Day 128:(16 miles)
mile 1815 – 1830.5 (Mazama Village)
In fortunately there are no pictures to share with today’s trek into Mazama. The phone is deader than dead. We are hoping that actual 110v power source through a direct feed (ie. a wall socket) will revive it like an AED does for ones heart. Again nothing spectacular to report, with the exception of meeting a really nice couple (Dennis and Linda Phelan) who are finishing their section hike of Oregon. They are a little older than us and are strong and determined. Once they get to retire, they plan to maybe tackle California. The trail wove across some rocky terrain with ridge line views where we could see and smell the still smoldering fires that dotted the horizon and created a hazy “fog” in the narrow valleys and canyons below. As we dropped lower, the trail became soft and sandy, and lined with tall thin pines. And…it would not be the PCT without a ridiculous, and seemingly unnecessary, climb to get to our resupply end point, Mazama Village, so we climbed, just so we could go down… into Mazama Village.
Once there, we picked up our resupply, ate a lot of homemade cookies thanks to Mike and Carol, did laundry, jump started my phone again, showered, ate non rehydrated food at the restaurant, yogied a campsite, and sat in on a Ranger interp talk for a little bit.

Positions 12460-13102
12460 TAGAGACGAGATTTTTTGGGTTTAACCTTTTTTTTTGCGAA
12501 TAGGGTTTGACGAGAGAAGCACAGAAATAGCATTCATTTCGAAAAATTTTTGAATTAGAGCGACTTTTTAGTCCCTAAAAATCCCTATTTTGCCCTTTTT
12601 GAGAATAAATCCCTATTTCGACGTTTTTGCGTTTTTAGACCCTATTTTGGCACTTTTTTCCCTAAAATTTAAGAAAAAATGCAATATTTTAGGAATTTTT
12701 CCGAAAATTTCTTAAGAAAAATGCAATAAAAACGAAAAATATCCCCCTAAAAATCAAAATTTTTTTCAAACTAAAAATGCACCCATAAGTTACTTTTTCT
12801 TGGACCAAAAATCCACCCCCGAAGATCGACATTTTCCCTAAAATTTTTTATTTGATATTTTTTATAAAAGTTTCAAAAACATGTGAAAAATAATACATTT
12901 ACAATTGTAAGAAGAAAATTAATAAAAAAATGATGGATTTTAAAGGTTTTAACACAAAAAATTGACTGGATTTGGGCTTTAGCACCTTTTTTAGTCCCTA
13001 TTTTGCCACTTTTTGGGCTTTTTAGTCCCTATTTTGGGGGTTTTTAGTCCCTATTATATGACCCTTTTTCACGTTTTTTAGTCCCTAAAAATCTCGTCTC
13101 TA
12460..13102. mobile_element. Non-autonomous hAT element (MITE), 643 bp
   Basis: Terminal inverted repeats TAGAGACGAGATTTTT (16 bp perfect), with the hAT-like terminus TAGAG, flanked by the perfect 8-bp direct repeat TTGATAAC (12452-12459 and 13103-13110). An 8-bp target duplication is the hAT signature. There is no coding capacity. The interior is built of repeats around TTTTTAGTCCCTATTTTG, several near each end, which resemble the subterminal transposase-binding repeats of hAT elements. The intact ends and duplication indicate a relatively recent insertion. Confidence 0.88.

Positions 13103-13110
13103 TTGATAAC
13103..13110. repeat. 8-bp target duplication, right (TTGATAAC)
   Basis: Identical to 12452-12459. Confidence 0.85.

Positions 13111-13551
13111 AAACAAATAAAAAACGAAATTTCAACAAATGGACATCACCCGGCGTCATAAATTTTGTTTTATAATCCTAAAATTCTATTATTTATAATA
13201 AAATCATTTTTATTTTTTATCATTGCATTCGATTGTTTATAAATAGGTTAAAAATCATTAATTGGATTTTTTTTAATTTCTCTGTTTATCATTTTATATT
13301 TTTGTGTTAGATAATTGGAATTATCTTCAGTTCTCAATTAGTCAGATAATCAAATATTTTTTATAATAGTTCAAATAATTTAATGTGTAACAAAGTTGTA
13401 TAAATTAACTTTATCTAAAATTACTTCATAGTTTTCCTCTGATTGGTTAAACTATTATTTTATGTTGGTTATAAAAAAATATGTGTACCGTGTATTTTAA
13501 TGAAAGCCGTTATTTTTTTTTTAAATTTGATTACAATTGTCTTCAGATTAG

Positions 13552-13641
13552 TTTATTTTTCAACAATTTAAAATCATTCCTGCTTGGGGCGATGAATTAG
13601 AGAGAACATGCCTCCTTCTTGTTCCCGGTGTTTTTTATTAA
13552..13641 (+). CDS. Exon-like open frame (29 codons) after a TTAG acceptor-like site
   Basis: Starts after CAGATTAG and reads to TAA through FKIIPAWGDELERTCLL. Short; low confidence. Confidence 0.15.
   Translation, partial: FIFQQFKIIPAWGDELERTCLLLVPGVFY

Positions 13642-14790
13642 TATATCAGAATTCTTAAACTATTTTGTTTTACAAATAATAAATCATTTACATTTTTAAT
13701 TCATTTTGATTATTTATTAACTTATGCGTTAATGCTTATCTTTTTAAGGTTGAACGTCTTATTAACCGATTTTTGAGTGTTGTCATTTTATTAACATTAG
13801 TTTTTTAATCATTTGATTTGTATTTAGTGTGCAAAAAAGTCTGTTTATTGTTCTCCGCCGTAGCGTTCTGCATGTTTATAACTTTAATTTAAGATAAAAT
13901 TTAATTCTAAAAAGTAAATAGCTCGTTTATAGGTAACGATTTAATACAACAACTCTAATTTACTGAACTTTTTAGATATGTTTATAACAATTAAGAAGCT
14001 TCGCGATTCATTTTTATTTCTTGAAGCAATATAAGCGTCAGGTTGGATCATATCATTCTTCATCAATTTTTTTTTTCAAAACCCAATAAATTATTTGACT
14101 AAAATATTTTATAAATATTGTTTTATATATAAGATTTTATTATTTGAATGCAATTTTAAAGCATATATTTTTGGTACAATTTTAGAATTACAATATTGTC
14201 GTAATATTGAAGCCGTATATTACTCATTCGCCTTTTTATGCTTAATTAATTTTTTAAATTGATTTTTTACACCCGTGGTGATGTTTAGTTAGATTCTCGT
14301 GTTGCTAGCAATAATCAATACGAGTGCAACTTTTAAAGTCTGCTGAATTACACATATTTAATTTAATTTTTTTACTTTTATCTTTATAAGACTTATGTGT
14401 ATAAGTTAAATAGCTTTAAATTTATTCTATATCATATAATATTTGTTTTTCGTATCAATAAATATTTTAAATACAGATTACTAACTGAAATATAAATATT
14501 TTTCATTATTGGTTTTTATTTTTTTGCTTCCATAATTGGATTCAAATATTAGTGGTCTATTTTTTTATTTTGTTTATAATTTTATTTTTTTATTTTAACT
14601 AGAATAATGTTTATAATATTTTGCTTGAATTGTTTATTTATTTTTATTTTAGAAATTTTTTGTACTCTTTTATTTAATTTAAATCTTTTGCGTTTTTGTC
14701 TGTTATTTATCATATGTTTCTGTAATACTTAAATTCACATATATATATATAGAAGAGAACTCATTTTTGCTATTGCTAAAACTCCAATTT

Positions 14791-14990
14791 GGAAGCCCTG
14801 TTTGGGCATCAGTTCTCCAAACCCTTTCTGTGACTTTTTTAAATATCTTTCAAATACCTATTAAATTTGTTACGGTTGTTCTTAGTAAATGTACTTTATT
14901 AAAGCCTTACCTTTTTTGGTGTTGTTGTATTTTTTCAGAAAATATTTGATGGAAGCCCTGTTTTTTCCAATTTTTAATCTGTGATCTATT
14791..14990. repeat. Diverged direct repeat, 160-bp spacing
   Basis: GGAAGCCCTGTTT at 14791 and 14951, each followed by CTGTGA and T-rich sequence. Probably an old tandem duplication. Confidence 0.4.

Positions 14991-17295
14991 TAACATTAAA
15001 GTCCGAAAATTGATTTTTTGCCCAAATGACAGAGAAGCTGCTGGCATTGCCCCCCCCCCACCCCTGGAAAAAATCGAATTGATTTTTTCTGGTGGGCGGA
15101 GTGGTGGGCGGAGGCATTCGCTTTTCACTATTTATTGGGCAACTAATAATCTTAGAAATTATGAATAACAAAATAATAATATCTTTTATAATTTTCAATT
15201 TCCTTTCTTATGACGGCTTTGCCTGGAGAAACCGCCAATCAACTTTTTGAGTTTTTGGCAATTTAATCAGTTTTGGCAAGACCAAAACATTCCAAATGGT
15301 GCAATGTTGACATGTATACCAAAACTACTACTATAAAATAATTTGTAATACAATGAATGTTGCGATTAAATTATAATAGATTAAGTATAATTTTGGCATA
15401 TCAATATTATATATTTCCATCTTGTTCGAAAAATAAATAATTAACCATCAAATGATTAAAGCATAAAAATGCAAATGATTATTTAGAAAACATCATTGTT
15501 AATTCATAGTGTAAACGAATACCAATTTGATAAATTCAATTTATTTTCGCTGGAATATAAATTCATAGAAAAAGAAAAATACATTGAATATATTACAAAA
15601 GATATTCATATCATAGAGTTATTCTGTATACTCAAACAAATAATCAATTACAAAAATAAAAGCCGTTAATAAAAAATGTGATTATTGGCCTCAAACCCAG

Day 129: (13 miles)
mile 1830.5 – 1843.5 (Crater Lake Rim)
Now today was cool. After mailing my old pack home at the post office, we made our way up to the Crater Lake Rim. I had been there once before, and it had just snowed, so seeing it without snow and hiking the rim trail was new for me. Paul on the other hand was just as in awe as I was the first time I saw it.
The weather was perfect, and of course the lake was as photogenic as ever. While at an overlook, and the last place to use a “civilized” toilet, we met a family whose daughter “recognized” us as PCT thru-hikers by our Z-rest pads hanging off our packs.
They had just come back from a river rafting trip on the Salmon River and were taking the time to catch Crater Lake. They asked us lots of questions, and we talked for quite awhile. Best of all, they supplied us with some trail magic in the form of beer…FINALLY we actually get a beer. The day is getting even better. We finally had to break away so we all could get on to where we all needed to go.
The rim trail did its best to follow the rim of the lake as closely as it could, and eventually dipped down into a valley of sorts on a heading toward Mt. Thielsen. We walked to where the pedestrian PCT meets the “stock” PCT and located the two gallons of water Mike and Delaney had stashed for us earlier for this waterless stretch.
They had attached a snack, but based on what remained of said snack (Snickers), there is one or more fat dumb and happy chipmunk in the forests of Oregon. We found a flat place to camp, which in Oregon is really not difficult or remotely challenging, for which we are grateful.
Our site however, greatly annoyed a doe who circled us for hours, feeding and staring at us like “Of all the places in the forest, you had to plop your butts in my feeding spot. “Thanks a lot you two legged, hump backed freaks.” Once we zipped up our tent, she brought the rest of her friends around to stomp and huff around our tent. After awhile they tired of their “reindeer games” and departed loudly, after which, we were able to sleep soundly.